Why Justice Malala wants to be Dudu Myeni when he grows up
This week’s Food for Thought column is free to read. Forget Nelson Mandela. Forget Mother Teresa. Of course they are great people. But me, I want to be Dudu Myeni when I grow up
Forget Nelson Mandela. Forget Mother Teresa. Of course they are great people. But me, I want to be Dudu Myeni when I grow up.
I know that you’ve all been shaking your Calvinistic heads over Cyril Ramaphosa and his domestic troubles. Well, I’ve been thinking about how SA Airways (SAA) board chair Myeni shows the middle finger to all conceptions of corporate governance.
City Press has reported that Myeni has vowed to stay on as chair of SAA’s board "until ubaba goes".
The paper wrote: "Three senior SAA executives and another source close to the board told City Press that Myeni had informed those in her close circle ... that she would not step down until President Jacob Zuma, known as ‘ubaba’, finished his second term of office in 2019."
Why does Myeni stay? She is a survivor. And she has the full backing of ubaba. He is going nowhere, so she is going nowhere. What a heroine
Yes, I know she has a bad reputation. I also know that this bad rep is well deserved. After all, she is chair of the JG Zuma Trust, and that is bankrupt — as is SAA. And she has had her hand on the tiller there since, well, forever.
Yet you can’t dispute that Myeni has some kind of power. She has seen off a number of finance ministers and stayed in power despite bankrupting SAA. First Pravin Gordhan tried to clean up the airline. He was shown the door. Nhlanhla Nene? He was given the heave-ho. David Des van Rooyen lasted four days. Gordhan came back and gave Myeni a year. He is gone now. She is still there, and running rings around the hapless new finance minister, Malusi Gigaba.
Why does she stay, despite private lenders, parliament and virtually every frequent flyer demanding she hop off? She is a survivor. And she has the full backing of ubaba. He is going nowhere, so she is going nowhere — which means bigger losses, worse service, no consequences and greater turbulence at SAA. What a heroine. What a stayer!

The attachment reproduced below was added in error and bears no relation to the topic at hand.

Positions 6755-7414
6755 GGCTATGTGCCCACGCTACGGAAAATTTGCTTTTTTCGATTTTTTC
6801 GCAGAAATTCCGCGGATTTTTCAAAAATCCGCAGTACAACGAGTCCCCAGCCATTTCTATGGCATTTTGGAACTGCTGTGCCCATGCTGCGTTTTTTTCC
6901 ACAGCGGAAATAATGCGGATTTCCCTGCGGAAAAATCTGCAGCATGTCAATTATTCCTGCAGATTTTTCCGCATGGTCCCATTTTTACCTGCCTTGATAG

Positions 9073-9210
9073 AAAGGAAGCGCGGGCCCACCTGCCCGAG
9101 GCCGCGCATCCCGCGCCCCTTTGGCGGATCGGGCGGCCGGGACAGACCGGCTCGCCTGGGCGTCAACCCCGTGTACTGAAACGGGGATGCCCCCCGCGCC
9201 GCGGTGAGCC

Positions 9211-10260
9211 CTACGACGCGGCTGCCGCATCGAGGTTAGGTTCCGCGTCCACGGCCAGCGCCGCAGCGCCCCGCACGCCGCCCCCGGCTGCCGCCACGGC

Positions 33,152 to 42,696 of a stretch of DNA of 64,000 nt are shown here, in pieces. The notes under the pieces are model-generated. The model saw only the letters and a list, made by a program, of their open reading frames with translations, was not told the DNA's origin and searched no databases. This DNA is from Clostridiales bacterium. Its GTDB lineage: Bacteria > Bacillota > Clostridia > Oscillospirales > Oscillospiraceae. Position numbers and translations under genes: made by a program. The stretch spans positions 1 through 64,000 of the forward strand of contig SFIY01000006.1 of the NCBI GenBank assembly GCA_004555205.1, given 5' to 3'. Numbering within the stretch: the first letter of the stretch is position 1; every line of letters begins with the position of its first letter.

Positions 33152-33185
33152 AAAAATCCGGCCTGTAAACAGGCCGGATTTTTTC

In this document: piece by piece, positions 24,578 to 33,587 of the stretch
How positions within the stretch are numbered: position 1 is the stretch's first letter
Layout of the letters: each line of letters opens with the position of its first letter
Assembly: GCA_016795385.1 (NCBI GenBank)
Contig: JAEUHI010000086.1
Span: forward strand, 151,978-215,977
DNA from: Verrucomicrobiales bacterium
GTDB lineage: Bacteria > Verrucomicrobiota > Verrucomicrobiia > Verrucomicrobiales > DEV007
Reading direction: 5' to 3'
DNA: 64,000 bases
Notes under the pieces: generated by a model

Here’s hoping that a Maboneng tapas and cocktail bar has the staying power of SA Airways chair Dudu Myeni
It makes me want to eat and drink. So off I went with my lovely wife to Al Lado in Joburg’s Maboneng precinct.
Al Lado *** ½
303 Fox Street
Tel: (011) 614-0140
Pravin Gordhan ***** | Excellent **** | Good *** | Poor ** | Jacob Zuma *
Last month I had a rather grand lunch at Che Argentine Grill. When we left, I noticed a small unmarked door next door. It was a cosy little bar.
Al Lado, which means "next door", is a tapas and cocktail bar opened by the Che team. My lovely wife likes ambience, and this place ticked all the boxes: faded sofas, dim lighting, comfortable furniture and a cosy atmosphere. A longish bar sits to one side. There’s a DJ station, and music plays until late from Thursdays.
The menu includes a variety of cocktails (from create-your-own for R85 to the absinthe-based Green Fairy or tequila-driven Sunshine Maker), and there is a very healthy variety of gin, whisky and tequila on offer.
The slim food menu includes tapas, meat and cheese boards, and empanadas. It offers a variety of vegetarian tapas but, disappointingly, none was available on the night. We had the fried prawn with garlic (excellent), octopus with paprika and potatoes (wow), chorizo in cider (so-so), grilled tuna (okay) and tuna tartare (fresh, good). We had seconds of the prawn and octopus because they were so good.
Al Lado has a nice, comfy feel and, though we left at about 10pm, it looked as if things were going to happen later in the evening. The DJ was setting up.
The service was a bit all over the place, yet charming and helpful. Food was inconsistent: excellent dishes alongside so-so stuff. Yet I liked it. I may go back on a Friday for a dance. I hope Al Lado attracts a huge clientele and sticks around for a while.